November 10, 2021 12:30 PM, EST

US House Panel to Examine Supply Chain Nov. 17

Containers Trucks arrive with containers to be loaded onto a ship at the Port of Charleston. (South Carolina Ports Authority)

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Ongoing supply chain challenges experienced by commercial ports and freight corridors will be examined when the transportation panel in the U.S. House of Representatives meets for a hearing Nov. 17.

Transportation and Infrastructure Committee leaders plan to review what stakeholders say is a connectivity crisis at ports-of-entry and key commercial hubs. Industries, from manufacturing to retail, are sounding the alarm, weeks before the holidays, about an inability to expedite the movement of goods through critical points on the supply chain.

Representatives from the trucking industry are scheduled to testify before the transportation panel.

This month, American Trucking Associations participated in a roundtable discussion with Republican transportation policymakers to raise their concerns. Trucking’s profile has been elevated as firms seek to expand the workforce to keep up with consumers’ demands. In a statement to Transport Topics, ATA executive vice president of advocacy Bill Sullivan noted, “Truckers are doing their best under increasingly challenging circumstances, and this roundtable was a constructive and detailed discussion of the current state of supply chain challenges across all modes and stakeholders.”

Bill Sullivan


Sullivan added, “If there were just one answer to solve current bottlenecks, our supply chain would be further along already. As we emerge from the pandemic, we welcome the opportunity to engage with policymakers to discuss the difficulties and possible options to overcome them, working together.”

ATA joined nearly 100 groups representing manufacturers and distributors in calling on the Biden administration to further assist with freight connectivity concerns. The groups proposed allowing certain commercial drivers under 21 to operate vehicles interstate, providing workforce flexibility with COVID-19 vaccine mandates, and detailing the cause of supply chain bottlenecks.

In a letter to the president, the groups wrote: “We encourage the administration to continue to investigate the causes of inefficiencies at our nation’s ports, draw input from a wide variety of supply chain stakeholders and work collaboratively to minimize the bottlenecks and operational practices that prevent the seamless movement of cargo through the supply chain.”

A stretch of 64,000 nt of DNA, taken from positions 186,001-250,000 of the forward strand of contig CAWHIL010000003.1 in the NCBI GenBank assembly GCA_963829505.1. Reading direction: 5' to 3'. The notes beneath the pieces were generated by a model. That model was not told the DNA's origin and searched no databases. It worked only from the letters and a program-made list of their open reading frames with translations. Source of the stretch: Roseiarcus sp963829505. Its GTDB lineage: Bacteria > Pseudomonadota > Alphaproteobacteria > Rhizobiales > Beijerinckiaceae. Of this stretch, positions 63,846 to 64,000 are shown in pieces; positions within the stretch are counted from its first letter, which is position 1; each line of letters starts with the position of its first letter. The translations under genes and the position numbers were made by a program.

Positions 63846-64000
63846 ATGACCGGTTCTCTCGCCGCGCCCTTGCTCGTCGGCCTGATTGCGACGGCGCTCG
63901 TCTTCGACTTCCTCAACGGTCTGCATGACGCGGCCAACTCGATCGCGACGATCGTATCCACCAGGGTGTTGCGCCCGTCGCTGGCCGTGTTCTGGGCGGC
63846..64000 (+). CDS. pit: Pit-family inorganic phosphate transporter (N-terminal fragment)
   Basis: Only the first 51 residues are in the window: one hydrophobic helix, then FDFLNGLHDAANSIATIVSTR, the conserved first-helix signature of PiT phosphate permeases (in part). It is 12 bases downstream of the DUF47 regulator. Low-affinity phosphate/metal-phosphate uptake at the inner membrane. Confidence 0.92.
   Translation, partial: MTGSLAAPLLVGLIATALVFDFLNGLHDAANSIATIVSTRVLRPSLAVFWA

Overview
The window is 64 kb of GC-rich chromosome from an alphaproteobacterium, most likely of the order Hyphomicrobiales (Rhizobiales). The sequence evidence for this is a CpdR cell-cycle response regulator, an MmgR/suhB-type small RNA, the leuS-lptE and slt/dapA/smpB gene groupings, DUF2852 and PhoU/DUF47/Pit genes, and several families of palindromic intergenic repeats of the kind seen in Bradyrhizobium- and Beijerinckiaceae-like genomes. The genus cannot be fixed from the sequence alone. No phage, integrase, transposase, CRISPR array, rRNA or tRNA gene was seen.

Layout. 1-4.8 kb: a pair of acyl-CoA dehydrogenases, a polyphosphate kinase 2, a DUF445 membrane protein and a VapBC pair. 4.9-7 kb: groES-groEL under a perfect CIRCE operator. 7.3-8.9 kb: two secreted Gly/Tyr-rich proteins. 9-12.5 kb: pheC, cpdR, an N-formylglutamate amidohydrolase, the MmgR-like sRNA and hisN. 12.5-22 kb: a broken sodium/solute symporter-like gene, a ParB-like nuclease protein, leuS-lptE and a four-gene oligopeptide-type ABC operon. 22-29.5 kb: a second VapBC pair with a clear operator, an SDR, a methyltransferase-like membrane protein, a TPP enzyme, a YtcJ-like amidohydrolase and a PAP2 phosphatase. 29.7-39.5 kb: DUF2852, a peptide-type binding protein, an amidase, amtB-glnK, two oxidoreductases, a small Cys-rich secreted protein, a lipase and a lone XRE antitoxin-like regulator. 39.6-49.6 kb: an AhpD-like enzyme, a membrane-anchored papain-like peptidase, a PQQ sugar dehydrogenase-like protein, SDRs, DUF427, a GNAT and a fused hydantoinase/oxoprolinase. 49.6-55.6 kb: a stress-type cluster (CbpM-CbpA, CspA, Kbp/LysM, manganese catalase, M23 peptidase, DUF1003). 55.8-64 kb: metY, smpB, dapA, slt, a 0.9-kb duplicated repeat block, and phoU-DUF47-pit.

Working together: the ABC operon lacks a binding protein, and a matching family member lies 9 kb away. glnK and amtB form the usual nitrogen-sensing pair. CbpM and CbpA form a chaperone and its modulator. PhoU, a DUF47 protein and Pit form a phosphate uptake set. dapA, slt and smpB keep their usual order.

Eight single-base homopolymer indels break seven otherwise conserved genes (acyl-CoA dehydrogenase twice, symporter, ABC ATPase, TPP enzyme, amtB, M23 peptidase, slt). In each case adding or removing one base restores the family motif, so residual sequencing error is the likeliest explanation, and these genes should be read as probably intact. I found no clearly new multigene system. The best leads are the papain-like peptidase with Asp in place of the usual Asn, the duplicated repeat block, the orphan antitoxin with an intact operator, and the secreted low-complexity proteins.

In the meantime, Rep. Peter DeFazio (D-Ore.), chairman of the committee, points to potential assistance for the supply chain stemming from the recently passed $1 trillion infrastructure bill.

Rep. Sam Graves (R-Mo.), the transportation committee’s ranking member, has been urging the Biden administration to enhance efforts to facilitate the movement of freight amid supply chain woes. He joined Republican colleagues in promoting policies meant to assist the private sector. As he put it, “The president’s demand for the private sector to ‘step up’ is insulting if this administration doesn’t do the same and ensure that it isn’t supporting and implementing policies that are actually making matters worse.”

Rep. Sam Graves (R-Mo.)


“I would again say to the president: ‘You step up.’ Stop pursuing the numerous burdensome regulations, policies, and spending priorities that are exacerbating this supply chain crisis,” Graves continued.

The White House, acknowledging myriad supply chain concerns, has said help is on the way for industries. Biden’s team has also pointed to the recent passage of a $1 trillion infrastructure bill as a potential source of aid for stakeholders. The legislation, they noted, includes funding to support improvements at ports.

Additionally, the Biden-Harris Supply Chain Disruptions Task Force announced that the U.S. Department of Transportation would allow port authorities to redirect funds to assist with the supply chain. The task force also indicated it would publish a twice-monthly dashboard detailing metrics tracking progress at the ports of Los Angeles and Long Beach. The administration issued guidelines to facilitate the flow of freight at those ports via 24/7 operations.

“We have a chance to make lasting fixes through the [Congress-passed] bipartisan infrastructure deal. The bipartisan infrastructure deal includes a total of $17 billion to improve infrastructure at coastal ports, inland ports and waterways, and land ports of entry along the border,” Deputy Press Secretary Karine Jean-Pierre told reporters Nov. 9. “This is the single-largest federal investment in our ports in U.S. history. And these investments will improve the efficiency, sustainability, and resiliency of these hubs of commerce.”

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